Comments: Women Bishops: A closer look at option 5

How can these two sentences be reconciled?

"Nor does it allow parishes to choose their own bishop or insist that the male bishop selected for them reflects their own churchmanship."

and

"In practice, the needs of conservative evangelical parishes, and traditional catholic parishes, in this respect are unlikely to be identical.


Posted by Erika Baker at Friday, 27 July 2012 at 8:59am BST

The proposed new paragraph 97 of the draft code of practice says 'the diocesan bishop should seek to accommodate the parish’s concerns relating to holy orders'.

That's 'the parish's concerns', not 'the PCC's concerns'. So what happens if a diocesan bishop, having received a letter of request from a PCC, investigates and finds that the majority of believing Anglicans in the parish don't share the PCC's concerns, and would in fact be quite happy with a female bishop/priest?

Posted by Feria at Friday, 27 July 2012 at 4:33pm BST

Feria
That's an interesting and very valid point. PCCs, any more than Deanery or Diocesan synods, don't represent the views of the person in the pew. In my PCC experience there is seldom an election for vacancies, there is no system of manifesto or hustings and there is thus no opportunity to explore candidates' views on a host of issues which concern not only the right ordering of the parish affairs, but also the wider concerns which affect worshipers. Thus a few activists can skew the entire policy of a parish. Are these the people who should be consulted?

Posted by Richard Ashby at Friday, 27 July 2012 at 10:06pm BST

Apologies for trespassing on the CofE's business once again from the antipodes, but two points:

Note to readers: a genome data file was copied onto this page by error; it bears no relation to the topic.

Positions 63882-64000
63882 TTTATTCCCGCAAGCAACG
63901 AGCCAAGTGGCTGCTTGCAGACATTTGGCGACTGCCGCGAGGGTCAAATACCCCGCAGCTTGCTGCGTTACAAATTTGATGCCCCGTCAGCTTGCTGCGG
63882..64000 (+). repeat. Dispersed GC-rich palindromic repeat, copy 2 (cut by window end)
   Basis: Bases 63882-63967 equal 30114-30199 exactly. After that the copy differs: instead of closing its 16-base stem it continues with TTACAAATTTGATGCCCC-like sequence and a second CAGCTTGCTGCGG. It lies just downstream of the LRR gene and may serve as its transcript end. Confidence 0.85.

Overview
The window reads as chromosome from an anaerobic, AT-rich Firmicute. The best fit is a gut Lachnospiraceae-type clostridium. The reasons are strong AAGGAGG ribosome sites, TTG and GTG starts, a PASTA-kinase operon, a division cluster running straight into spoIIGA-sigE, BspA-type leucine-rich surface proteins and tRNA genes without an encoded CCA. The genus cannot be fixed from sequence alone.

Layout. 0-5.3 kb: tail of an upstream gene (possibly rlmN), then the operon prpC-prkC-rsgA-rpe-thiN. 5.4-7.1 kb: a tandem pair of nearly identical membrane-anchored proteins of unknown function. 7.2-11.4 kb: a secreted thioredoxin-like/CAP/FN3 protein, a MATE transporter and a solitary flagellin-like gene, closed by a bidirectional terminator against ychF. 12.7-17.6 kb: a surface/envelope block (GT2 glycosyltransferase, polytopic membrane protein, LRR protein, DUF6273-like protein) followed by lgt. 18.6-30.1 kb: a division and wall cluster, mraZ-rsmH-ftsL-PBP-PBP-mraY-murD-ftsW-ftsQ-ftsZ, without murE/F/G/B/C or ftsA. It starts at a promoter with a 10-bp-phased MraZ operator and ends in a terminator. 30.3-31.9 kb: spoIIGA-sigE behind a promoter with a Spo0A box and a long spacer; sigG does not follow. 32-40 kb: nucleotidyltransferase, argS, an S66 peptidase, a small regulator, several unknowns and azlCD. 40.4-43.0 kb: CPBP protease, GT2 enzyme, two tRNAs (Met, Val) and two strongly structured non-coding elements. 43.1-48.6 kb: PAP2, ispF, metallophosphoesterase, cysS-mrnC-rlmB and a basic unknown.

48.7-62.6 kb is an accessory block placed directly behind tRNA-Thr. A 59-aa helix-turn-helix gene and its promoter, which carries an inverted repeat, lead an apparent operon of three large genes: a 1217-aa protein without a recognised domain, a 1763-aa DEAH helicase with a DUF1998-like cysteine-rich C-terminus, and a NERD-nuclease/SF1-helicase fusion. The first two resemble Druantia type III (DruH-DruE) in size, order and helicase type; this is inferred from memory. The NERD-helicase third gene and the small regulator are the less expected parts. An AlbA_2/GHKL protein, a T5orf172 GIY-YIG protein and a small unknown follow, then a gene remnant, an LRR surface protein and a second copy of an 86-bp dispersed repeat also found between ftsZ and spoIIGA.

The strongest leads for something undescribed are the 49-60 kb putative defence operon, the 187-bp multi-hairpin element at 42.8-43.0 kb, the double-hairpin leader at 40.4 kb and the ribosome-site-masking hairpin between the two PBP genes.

a) ensuring the legislation keeps the power to select the priest or bishop with the diocesan, requiring consultation with the parish (or PCC) but not its approval, seems a positive evolution to me

b) is it necessary to include the word 'male' before 'bishop' and 'priest' in option 5 of the clause?

Posted by Peter Sherlock at Saturday, 28 July 2012 at 8:34am BST

Richard:

Your PCCs aren't elected by the people of the parish? (Not even the church-attending ones?) How are they chosen?

Posted by Pat O'Neill at Saturday, 28 July 2012 at 11:28am BST

Richard Ashby, and what of a parish in which the majority of members on a PCC are convinced proponents of women's ordination, whereas there is genetral opposition from the people in the pews? What happens then I wonder?

Posted by Benedict at Saturday, 28 July 2012 at 12:22pm BST

I suggest, in response to Benedict, that PCC's over the years often mould to the mind-set of the incumbent, whereas the general congregation may well be more diverse: thus it ('it' being the attitude towards ordained women) probably works both ways, though how you'd demonstrate it is not easy to see - who is, for example,'the congregation'?

It's an interesting thought, though - how many congregations ARE being oppressed by their inclusive, affirming PCC?;-)